Chemical communication is one of the most abundant types of information exchange in life. Chemical signals or cues may be produced by macro-organisms or by their associated micro-organisms. Chemical communication can also be exploited by a third party such as a predator exploiting cues from its prey. Thus, chemical signals may be perceived by individuals of the same species or different species at different trophic levels, to make decisions on e.g. whether to hide or forage, to approach a sexual partner, to search for a resource or avoid a competitor or natural enemy. Chemical information may consist of individual compounds or complex mixtures. Responses to this information may be hardwired or phenotypically plastic. As a result, chemical communication and its exploitation shapes interactions between individuals, shapes population processes and structures communities. In the postgraduate course Chemical Communication we will focus on chemical information at different levels of biological organisation and pay attention at ecological processes and their underlying mechanisms, including production of chemical information and its perception. We will include microorganism, plants and animals, their interactions and consequences for community dynamics.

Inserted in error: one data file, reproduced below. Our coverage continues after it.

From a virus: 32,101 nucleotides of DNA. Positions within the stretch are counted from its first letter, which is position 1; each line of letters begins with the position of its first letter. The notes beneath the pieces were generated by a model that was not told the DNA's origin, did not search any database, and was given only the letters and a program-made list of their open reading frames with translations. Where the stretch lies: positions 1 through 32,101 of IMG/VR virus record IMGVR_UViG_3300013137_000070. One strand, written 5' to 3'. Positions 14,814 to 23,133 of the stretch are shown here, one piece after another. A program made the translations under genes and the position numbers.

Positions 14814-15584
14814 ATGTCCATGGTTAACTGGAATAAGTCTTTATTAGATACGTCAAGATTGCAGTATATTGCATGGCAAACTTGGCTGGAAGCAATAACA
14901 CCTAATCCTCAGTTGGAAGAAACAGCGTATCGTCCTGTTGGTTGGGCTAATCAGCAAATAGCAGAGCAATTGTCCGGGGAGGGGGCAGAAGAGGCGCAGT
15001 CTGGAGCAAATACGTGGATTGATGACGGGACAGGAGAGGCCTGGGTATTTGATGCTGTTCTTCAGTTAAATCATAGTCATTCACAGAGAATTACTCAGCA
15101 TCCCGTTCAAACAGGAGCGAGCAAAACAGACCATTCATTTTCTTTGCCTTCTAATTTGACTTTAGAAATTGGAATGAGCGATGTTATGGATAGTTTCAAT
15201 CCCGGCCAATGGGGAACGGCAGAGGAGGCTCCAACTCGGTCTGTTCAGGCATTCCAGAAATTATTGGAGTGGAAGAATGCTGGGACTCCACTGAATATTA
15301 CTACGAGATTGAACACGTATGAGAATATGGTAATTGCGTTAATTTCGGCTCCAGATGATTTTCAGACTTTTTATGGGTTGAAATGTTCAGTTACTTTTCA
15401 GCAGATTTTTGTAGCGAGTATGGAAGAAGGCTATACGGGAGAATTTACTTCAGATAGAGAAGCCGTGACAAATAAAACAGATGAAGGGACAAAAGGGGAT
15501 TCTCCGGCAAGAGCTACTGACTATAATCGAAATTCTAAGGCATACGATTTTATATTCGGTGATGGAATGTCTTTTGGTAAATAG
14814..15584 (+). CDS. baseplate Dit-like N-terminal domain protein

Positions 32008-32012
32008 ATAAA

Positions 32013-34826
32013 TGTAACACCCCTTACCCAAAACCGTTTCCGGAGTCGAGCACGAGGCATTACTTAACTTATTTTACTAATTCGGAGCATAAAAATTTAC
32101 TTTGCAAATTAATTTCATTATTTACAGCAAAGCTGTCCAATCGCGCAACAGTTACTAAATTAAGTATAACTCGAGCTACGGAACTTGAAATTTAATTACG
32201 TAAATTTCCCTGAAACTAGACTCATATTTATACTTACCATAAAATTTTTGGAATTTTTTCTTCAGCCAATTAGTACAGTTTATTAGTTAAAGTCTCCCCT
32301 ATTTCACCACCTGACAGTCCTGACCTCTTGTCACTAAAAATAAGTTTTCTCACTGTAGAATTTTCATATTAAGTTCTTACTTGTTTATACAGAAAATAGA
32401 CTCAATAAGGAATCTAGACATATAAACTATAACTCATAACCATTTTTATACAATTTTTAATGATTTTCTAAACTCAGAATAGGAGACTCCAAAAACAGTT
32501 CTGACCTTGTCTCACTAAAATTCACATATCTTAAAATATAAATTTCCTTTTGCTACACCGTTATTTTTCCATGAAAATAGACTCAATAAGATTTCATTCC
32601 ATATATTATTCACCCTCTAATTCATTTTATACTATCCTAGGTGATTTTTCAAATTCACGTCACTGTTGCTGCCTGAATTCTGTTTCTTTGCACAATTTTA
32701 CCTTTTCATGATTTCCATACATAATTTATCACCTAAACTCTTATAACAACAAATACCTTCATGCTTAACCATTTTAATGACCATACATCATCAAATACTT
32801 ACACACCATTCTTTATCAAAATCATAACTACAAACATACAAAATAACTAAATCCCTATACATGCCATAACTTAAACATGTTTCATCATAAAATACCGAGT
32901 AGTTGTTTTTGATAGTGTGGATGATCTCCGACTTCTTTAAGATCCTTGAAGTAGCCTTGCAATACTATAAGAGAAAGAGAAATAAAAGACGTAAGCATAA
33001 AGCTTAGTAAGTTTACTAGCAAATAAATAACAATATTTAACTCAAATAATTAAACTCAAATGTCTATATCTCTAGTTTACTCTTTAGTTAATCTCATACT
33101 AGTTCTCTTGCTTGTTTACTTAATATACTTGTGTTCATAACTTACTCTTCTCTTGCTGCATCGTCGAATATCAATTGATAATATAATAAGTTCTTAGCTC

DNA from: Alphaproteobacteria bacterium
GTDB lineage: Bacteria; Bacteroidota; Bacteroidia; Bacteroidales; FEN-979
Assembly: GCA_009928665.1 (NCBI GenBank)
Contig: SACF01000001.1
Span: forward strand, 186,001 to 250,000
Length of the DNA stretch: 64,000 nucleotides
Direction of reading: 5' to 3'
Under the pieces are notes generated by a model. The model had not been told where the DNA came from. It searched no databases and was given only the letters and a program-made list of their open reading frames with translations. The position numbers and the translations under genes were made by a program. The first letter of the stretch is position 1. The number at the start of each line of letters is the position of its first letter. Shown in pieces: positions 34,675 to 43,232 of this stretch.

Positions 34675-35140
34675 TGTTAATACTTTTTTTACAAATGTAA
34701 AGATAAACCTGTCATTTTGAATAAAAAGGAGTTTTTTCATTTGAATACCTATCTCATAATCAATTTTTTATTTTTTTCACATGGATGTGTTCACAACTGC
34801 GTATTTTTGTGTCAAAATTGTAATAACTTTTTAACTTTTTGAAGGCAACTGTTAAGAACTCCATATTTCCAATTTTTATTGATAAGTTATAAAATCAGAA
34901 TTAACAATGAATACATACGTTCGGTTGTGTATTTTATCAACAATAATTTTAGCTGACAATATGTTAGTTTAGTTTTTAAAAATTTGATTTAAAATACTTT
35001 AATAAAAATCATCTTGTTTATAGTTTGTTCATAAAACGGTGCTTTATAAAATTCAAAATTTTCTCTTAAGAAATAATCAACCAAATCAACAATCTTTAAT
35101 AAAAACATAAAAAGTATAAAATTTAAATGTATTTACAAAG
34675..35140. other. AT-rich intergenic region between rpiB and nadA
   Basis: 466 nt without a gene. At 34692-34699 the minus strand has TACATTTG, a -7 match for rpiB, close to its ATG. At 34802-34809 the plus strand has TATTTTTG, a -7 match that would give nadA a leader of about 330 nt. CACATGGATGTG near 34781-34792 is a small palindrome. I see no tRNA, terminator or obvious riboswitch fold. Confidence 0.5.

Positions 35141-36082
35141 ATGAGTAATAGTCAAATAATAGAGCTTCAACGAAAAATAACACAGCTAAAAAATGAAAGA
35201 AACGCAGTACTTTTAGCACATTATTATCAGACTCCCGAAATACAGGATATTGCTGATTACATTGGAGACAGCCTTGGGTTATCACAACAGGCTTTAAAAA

The course is composed of a poster session, a series of lectures, model demonstrations, and development of a research proposal in a group setting.
Lectures and discussion
Each day starts with two speakers giving a lecture on one of the key course topics, covering both the general theory and applied aspects. After each lecture, a discussion of 45 minutes is held, which is convened by participants who challenge the speaker on the presentation and papers that the speaker submitted (which participants will receive before the course).
Former occurrences of this course
2-6 Febr 2020